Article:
Precisely, Dionisio Rodríguez will publish next spring the book La fuga de Saint-Saens, 1889-1890, which tells, from the Spanish point of view, the entire episode of the first time he came to the Islands. This book will include things related to the centenary of his death with a section that includes the Saint-Saëns collections just before coming to the Islands, all his personal belongings, furniture, documents, scores, decorations, and items related to the Canary Islands. and Spain.
“I found the diploma of the Literary Cabinet as an honorary member of Saint-Saëns. He treasured around fifty letters, postcards or large photographs from Gran Canaria and Tenerife, from all the sites he visited in Telde, Teror, La Orotava, Icod, Las Laguna, Santa Cruz or Las Palmas, and which are about to be published . The best has been to find, among a thousand of his letters, in the Dieppe media library, letters from the most illustrious Canaries of the time, such as Dr. Chil Naranjo, Manolo Millares, Father Cueto, musicians such as Bernardino Valle or Santiago Tejera, Candelaria Navarro , who are among those who developed some of his works, "he clarifies.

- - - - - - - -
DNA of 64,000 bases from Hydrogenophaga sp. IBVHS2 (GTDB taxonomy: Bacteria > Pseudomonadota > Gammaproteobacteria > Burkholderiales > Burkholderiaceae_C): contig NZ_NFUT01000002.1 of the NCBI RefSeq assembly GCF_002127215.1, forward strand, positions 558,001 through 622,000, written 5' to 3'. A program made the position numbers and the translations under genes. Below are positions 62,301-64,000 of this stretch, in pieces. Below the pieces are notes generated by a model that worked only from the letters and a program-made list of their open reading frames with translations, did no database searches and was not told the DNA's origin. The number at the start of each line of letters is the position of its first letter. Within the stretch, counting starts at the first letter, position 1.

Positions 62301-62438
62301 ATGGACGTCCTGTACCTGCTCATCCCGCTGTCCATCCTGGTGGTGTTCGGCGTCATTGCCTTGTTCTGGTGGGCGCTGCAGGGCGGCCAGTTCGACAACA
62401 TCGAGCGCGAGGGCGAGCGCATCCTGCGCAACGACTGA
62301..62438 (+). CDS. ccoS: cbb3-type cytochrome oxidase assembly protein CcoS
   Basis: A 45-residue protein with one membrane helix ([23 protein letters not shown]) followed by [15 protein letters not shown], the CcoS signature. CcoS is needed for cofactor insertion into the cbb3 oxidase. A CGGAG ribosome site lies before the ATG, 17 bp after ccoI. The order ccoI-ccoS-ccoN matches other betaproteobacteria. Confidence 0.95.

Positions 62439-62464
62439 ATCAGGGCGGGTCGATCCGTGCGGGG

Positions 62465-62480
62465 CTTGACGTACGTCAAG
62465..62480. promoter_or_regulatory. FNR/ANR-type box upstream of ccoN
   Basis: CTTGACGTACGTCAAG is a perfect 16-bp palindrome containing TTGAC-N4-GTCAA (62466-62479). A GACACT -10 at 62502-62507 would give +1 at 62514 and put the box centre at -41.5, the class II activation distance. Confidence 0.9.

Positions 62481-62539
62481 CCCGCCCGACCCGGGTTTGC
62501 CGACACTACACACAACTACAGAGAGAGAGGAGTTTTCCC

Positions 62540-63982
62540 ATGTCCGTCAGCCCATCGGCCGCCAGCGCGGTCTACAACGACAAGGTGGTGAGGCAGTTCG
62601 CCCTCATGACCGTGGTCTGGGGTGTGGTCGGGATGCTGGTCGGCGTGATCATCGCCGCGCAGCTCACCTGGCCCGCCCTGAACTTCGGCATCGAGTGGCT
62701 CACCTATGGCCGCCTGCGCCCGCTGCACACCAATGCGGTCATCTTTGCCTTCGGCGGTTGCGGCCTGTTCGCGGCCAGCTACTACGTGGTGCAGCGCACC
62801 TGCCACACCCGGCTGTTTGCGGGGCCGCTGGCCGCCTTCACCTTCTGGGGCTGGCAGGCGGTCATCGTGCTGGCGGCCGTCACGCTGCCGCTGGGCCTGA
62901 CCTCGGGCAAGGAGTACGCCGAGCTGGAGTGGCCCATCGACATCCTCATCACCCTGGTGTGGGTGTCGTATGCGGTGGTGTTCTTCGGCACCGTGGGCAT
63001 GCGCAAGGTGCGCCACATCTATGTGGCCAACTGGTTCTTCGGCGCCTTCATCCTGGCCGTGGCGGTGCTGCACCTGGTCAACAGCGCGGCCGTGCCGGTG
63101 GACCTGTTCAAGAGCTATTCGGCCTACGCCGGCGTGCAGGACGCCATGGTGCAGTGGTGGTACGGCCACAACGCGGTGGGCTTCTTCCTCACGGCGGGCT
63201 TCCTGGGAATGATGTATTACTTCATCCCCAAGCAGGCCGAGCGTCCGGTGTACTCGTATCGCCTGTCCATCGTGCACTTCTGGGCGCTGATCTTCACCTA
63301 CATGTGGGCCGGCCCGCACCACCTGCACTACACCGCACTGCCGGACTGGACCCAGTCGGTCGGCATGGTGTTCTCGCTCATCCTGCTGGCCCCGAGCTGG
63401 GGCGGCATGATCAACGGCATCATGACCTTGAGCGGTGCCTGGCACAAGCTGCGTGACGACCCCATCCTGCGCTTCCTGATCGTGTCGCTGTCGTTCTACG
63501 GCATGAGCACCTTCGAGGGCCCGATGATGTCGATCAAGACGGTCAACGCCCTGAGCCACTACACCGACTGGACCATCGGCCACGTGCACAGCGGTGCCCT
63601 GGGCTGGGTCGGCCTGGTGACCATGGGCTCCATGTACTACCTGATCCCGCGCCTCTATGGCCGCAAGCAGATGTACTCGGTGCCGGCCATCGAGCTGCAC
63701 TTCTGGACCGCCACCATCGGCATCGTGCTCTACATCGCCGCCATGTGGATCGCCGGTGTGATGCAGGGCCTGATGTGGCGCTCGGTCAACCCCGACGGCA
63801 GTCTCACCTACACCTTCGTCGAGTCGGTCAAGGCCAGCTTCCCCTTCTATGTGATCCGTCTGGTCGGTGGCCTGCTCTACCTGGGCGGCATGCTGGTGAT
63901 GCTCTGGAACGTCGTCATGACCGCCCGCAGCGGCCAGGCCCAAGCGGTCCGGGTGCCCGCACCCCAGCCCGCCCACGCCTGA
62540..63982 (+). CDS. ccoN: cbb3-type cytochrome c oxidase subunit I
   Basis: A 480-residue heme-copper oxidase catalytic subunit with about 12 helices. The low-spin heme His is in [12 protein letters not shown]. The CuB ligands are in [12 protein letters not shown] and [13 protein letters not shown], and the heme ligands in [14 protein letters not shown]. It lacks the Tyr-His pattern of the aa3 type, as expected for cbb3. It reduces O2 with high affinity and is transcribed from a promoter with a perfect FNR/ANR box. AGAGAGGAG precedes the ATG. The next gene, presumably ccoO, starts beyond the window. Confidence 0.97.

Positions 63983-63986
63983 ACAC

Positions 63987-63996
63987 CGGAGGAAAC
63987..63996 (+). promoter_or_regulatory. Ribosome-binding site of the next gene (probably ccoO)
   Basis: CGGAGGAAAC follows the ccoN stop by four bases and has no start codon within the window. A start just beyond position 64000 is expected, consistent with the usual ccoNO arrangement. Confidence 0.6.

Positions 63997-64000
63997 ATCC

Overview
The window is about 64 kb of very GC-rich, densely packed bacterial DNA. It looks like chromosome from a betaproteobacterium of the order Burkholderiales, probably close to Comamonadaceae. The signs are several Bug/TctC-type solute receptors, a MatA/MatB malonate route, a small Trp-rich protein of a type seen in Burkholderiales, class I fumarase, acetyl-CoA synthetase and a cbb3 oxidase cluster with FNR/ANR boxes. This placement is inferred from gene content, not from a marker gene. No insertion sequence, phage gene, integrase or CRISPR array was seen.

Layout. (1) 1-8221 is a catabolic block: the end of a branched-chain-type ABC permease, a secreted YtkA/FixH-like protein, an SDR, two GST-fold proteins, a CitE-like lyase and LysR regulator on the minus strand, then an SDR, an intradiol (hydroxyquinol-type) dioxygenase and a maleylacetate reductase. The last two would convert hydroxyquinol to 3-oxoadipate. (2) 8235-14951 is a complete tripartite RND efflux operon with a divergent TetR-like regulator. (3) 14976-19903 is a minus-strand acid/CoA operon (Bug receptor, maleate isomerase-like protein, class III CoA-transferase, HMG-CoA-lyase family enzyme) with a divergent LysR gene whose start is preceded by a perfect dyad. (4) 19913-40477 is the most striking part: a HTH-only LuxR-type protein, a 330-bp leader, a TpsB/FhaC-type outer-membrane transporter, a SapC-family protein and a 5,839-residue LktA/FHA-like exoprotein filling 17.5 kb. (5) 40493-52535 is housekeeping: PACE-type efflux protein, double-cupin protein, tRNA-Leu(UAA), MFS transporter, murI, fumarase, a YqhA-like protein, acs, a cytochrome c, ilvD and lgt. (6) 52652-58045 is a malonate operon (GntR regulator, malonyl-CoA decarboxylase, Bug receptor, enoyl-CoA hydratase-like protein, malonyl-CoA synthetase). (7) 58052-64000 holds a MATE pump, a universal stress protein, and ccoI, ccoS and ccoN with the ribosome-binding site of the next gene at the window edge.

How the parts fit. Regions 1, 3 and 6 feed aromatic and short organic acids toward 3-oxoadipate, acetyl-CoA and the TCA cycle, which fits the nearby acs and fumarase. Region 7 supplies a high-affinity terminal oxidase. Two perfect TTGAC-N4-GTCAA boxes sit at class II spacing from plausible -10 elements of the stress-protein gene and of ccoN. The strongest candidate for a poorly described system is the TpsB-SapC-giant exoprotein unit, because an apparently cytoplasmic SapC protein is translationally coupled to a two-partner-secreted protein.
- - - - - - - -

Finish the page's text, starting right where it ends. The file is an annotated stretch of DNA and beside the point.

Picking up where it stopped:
The expert recalls an impressive episode of the composer as a result of his relationship with Jean Ladeveze, who was vice-consul of France in Las Palmas and who ran a shop on Malteses street and owned a farm on the Gáldar volcano dedicated to cochineal. "There Saint-Saëns was extraordinarily well and there he was retired from Las Palmas from 1897 to 1898 and some years later, since the knowledge he had of the city, and the many requests he had for concerts, overwhelmed him."
In the end, the composer makes seven visits that last more than three or four months in which he has a great productive activity in all orders. "One of his most striking friends is a forgotten character in Canarian culture, named Aquilino García Barba," says Rodríguez. "He and his son, together with Saint-Saëns, formed the first astronomical group in the Canary Islands under the Societé Astronomique de France".
It was a group of seven people who, from Las Palmas, were sending information to the neighboring country's bulletin that was published at the time. "The astronomical group was established in 1887 and it was the beginning of organized astronomy at the level of Spain," he adds below.
But Saint-Saëns was also a very generous man as evidenced by the one who gave a concert to benefit the construction of the San José hospital asylum in the Port, or who earned a lot of money but died practically poor. During his stay in Las Palmas, the composer took walks, went to the Literary Cabinet, and even wrote an article for the Diario de Las Palmas on June 10, 1899, on the occasion of the inauguration of the electric lighting of Las Palmas de Gran Canaria, where he made an intelligent argument about progress.